The goal of this series is to show that being “manly” and being disconnected with your emotions do not necessarily go hand-in-hand. While the approach to these articles is one of comedy and satire, the emotional core of these movies is very valid. Manly movies often times have the potential to make guys cry, for example:
There are plenty (though not as much as there should be) films with female leads. For today’s purposes I’m not focusing on films with females in leading roles ALONGSIDE men, but rather as the only main character. Hunger Games? Half her motivation is love interest. Divergent? Same thing. I’m talking about the movies that show how badass women can be. I’m taking about the movies that make any viewer root for the hero and forget gender. I’m talking about the following list of great movies that hopefully will have many more joining their ranks in the coming years. For my money women leads in films try harder, knowing the rare honor they have grabbed from the otherwise male dominated industry. I’ll take one Decent over 10 Guy Pierce Lockout pieces of junk any day.
Yes, Sigourney Weaver is in all 4 (soon to be 5) Alien franchise films. And yes, I’m ignoring the Alien vs Predator movies because they don’t deserve to be mentioned. The purpose of picking the second film over the first one is how the character of Ripley is treated. In the first film, she’s reactionary. Nothing is known about the alien creature, and though Ripley rises through the ashes as a survivor, that’s all she is; a survivor. In the second film, Ripley already knows what she’s facing. She’s so confident that despite being surrounded by professional commandos (something she wishes she had in the first film) she dismisses them as naive and under-prepared. By the end of this film Ripley can look a 20 foot space-monster in the face and lob verbal insults at it. Try telling Ripley from the first movie to do that!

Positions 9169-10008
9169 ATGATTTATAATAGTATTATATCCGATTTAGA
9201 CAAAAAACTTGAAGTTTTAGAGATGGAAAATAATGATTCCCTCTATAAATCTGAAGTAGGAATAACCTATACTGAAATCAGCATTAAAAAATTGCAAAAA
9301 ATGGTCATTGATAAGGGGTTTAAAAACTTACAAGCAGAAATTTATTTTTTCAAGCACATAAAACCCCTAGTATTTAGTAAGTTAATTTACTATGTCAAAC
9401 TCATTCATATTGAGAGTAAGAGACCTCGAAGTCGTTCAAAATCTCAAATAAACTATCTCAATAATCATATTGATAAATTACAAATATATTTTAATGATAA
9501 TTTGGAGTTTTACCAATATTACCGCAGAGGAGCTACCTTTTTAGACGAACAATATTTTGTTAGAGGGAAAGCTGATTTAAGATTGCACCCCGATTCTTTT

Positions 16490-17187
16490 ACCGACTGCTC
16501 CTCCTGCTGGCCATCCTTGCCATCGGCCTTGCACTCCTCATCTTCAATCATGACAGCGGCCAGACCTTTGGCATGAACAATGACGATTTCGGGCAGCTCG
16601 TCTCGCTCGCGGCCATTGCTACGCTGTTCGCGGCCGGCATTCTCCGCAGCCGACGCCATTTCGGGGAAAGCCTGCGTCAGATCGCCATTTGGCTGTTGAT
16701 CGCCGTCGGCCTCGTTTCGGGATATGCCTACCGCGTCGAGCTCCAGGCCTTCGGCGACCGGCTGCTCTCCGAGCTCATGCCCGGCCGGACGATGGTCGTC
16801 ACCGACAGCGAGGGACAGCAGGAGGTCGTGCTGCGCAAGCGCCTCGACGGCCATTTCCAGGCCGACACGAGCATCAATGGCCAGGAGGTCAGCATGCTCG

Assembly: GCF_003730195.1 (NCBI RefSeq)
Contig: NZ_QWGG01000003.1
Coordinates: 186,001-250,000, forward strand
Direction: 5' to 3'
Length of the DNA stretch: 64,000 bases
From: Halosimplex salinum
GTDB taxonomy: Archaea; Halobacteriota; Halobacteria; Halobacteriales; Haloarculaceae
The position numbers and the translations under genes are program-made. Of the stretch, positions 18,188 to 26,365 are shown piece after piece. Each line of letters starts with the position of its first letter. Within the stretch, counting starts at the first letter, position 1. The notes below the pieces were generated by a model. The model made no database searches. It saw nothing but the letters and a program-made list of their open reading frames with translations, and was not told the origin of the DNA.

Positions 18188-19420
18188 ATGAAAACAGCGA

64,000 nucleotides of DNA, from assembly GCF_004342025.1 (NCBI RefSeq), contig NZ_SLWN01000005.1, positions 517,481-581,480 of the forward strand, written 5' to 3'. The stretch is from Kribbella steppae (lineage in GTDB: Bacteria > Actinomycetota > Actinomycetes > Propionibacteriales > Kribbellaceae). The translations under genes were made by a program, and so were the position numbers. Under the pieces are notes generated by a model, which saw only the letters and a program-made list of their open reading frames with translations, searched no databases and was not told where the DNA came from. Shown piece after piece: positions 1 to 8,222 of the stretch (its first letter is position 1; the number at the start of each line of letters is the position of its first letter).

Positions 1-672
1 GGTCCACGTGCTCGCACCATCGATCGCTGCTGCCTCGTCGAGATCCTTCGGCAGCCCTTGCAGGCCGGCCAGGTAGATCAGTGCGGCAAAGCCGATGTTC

The sad part comes from a small few lines of dialogue, and if not for the recent Alien: Isolation video game might still be more obscure than mainstream. Ripley had a daughter. “Had” being the operative word; between the first and second film Ripley slept through her daughter’s entire life. Thanks to Paul “Jerk-face” Reiser’s machinations, Ripley has no chance to truly digest this, and instead finds Newt as a surrogate daughter. Then when Newt is carried away near the end of the film, Ripley snaps. Luckily for Newt, she snaps in the “fight” rather than “flight” direction, but the prospect of sleeping through one daughter’s life, then watching another daughter get space-rape-exploded was too much for her to bear. It’s an “eff-yeah” tear being shed, but a tear nonetheless.
Full disclosure: I’m putting serious thought into naming my potential future daughter Ripley. Cause awesome.
2. The Decent
Have you seen this film? WHAT?! Oh you saw The Cave instead, cause you’re an idiot? Gotcha.
This is one of the tightest action/horror films in recent history, and it’s glorious. Group of girls go spelunking for fun/to get the main character to forget her dead husband. The best part of that is that while there’s a love interest/triangle thing going, no men have to be present.
The main character follows a similar path of Ripley in Aliens; starts out with trauma, starts to feel confident again, finds out a person she trusted is un-trustworthy, GOES ALL OUT BALLISTIC! This time instead of outer space, it’s in a highly claustrophobic cave and instead of aliens, it’s evolutionary variant sub-humans. The character motivations are solid, the scares are earned, and the main character walks a perfect line of victim and self-assured hero.
The sad point is when she finds out her best friend not only cheated with her late husband, but murdered her friend. Murder in the form of not saving, but it’s enough to snap the protagonist into the attacker instead of the victim. The catharsis when she wounds the cheating friend and leaves her as a distraction while escaping proves you don’t need balls to be ballsy.